2018 Indianapolis Pro Swim Series: Day 2 Finals Live Recap

2018 INDIANAPOLIS PRO SWIM SERIES

After timed final heats of the 1500 got things kicked off in Indianapolis at the TYR Pro Swim Series on Wednesday night, the first full finals session goes off tonight from the IUPUI Natatorium with a field full of Olympic and World champions.

Katie Ledecky, fresh off her world record performance last night, will swim a pair of events this evening, coming in as the top seed in the 400 free and the 6th seed in the 100 free. Olympic champion Simone Manuel and rising Canadian star Taylor Ruck lead that 100 field.

Nathan Adrian is undefeated in the 100 free at these Pro Swim meets (and on U.S. soil since 2010), but will have his work cut out for him to keep that streak going tonight as he faces a loaded field that includes top seed Blake Pieroni, NC State speedsters Justin Ress and Ryan Held, and 2017 World Championship gold medalist (400 free relay prelim) Zach Apple.

Other high profile names competing tonight include Lilly KingKelsi DahliaMallory Comerford and Kevin Cordes.

In terms of scratches, Held was the only one amongst A-finalists, opting out of the 100 fly.

In addition to tonight’s finals, there will also be a mixed medley relay consisting of the SwimSquad teams. Lineups for that can be found here.

Women’s 100 Fly Final

  1. Kelsi Dahlia, CARD, 57.38
  2. Mallory Comerford, UOFL, 58.51
  3. Hellen Moffitt, TE, 58.94

Just as we saw in the prelims Kelsi Dahlia of Cardinal Aquatics got out fast in the women’s 100 fly, turning in 26.85 before extending her lead coming home to win easily in 57.38. That puts her 6th in the world for the 2018 calendar year.

Her Louisville teammate Mallory Comerford was just 6th at the halfway mark, but charged back in 30.78 to grab 2nd in 58.51. Hellen Moffitt was the other swimmer sub-59 in 58.94 for 3rd, while HPC Ontario’s Rebecca Smith took 4th in 59.01.

Katie Drabot was 5th in 59.30, while Amanda Kendall and Veronica Burchill tied for 6th in 59.33. Ella Eastin got under a minute from the B-final in 59.67.

Men’s 100 Fly Final

  1. Gunnar Bentz, DYNA, 53.03
  2. Tom Shields, CAL, 53.08
  3. Vini Lanza, IST, 53.12

The men’s 100 fly final proved to be incredibly close, with the top-3 finishers all within a tenth of each other. Indiana’s Vini Lanza got out to the early lead turning in 24.56, but Gunnar Bentz and Tom Shields were hot on his tail as the three raced for home. At the wall it was Bentz, who came back in 27.94, out-touching the other two for the win in 53.03, with Shields 2nd in 53.08 and Lanza 3rd in 53.12.

Camden Murphy of the Athens Bulldogs had the fastest back half of anyone in 27.73, claiming 4th in 53.30, while Drew Kibler (53.62) and Nicolas Albiero (53.92) also cracked 54 seconds for 5th and 6th. Carson Foster won the B-final for 9th overall in 55.18.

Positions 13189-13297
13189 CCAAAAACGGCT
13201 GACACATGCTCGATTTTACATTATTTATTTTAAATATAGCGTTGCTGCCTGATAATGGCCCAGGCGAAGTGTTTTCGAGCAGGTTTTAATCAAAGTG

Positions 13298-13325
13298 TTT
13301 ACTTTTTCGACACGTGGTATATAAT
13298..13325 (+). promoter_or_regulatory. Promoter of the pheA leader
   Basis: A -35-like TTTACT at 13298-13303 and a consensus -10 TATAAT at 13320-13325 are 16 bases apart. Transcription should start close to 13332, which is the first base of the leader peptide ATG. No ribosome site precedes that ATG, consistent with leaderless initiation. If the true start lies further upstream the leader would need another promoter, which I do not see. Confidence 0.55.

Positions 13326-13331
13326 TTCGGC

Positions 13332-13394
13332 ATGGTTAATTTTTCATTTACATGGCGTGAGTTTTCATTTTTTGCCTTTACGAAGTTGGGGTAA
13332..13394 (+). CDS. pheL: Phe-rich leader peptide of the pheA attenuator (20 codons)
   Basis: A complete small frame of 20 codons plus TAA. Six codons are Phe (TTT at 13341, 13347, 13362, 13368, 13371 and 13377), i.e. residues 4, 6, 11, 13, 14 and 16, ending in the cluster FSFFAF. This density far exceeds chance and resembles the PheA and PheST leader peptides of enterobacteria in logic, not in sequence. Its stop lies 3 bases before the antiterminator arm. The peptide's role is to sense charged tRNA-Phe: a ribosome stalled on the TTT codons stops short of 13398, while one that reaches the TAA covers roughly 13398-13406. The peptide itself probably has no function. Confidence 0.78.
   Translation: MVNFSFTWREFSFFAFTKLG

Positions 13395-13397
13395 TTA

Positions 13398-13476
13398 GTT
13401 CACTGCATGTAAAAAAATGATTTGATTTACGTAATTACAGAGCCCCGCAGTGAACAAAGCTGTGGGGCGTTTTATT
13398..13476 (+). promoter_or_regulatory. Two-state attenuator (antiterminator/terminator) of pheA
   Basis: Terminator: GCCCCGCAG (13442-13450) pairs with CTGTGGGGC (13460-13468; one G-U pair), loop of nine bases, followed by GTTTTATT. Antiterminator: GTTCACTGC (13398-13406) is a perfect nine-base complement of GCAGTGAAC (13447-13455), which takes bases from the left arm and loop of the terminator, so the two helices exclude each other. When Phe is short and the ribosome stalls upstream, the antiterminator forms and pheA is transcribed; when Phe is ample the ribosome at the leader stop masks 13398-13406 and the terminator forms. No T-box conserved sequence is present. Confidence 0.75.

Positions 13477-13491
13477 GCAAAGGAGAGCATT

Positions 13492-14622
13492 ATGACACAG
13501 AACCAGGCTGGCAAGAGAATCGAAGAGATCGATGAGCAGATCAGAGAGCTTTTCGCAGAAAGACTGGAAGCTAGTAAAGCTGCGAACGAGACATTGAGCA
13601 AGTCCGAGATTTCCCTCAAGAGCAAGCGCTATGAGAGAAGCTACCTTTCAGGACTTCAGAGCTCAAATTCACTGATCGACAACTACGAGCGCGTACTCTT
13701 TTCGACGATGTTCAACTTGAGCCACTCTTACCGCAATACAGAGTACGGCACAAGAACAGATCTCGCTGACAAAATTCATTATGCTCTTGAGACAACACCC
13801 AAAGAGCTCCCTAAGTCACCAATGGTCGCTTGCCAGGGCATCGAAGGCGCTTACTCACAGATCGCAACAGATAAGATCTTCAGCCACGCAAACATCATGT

Women’s 400 Free Final

  1. Katie Ledecky, STAN, 3:57.94
  2. Leah Smith, FORD, 4:06.67
  3. Katie Drabot, UN, 4:08.29

Katie Ledecky was dominant in the women’s 400 final as expected, blitzing her way to a time of 3:57.94, which is the 2nd fastest in history. She breaks her own U.S. Open Record of 3:58.44, and now owns the ten fastest swims in history, knocking Federica Pellegrini‘s 3:59.15 from 2009 into 11th. Her world record stands at 3:56.46 from the 2016 Olympics.

Leah Smith had a rough mile last night, but came back with two solid 400s today, earning the runner-up position in a time of 4:06.67. Katie Drabot negative split the race to overtake Hali Flickinger late and claim 3rd in 4:08.29, with Flickinger 4th in 4:08.61. This was a quick turnarund for Drabot who swam the 100 fly at the beginning of the session. Erica Sullivan was 5th in 4:12.01, while Ally McHugh won the B-final in 4:11.41.

Men’s 400 Free Final

  1. Zane Grothe, MVN, 3:48.79
  2. Marwan El Kamash, UN, 3:48.92
  3. Felix Auboeck, CW, 3:50.53

Austrian Felix Auboeck of Club Wolverine led the men’s 400 final early on, but Zane Grothe and Marwan El Kamash pulled ahead over the final 100 metres and were locked in a sprint heading home. El Kamash ended up out-splitting everyone with a 27.20 final length, but Grothe managed to hang on and take the win in 3:48.79, closing in 27.55. El Kamash was just over a tenth back in 3:48.92, while Auboeck settled for 3rd in 3:50.53.

Auboeck’s Club Wolverine teammate Ricardo Vargas had a solid showing to grab 4th in 3:53.24, followed by Logan Houck (3:54.68) of the Sandpipers of Nevada and Marcelo Acosta (3:56.00). Jay Litherland had a dominant win in the B-final in 3:54.65.

Women’s 200 Breast Final

  1. Melanie Margalis, SPA, 2:24.62
  2. Emily Escobedo, COND, 2:24.71
  3. Lilly King, IST, 2:24.95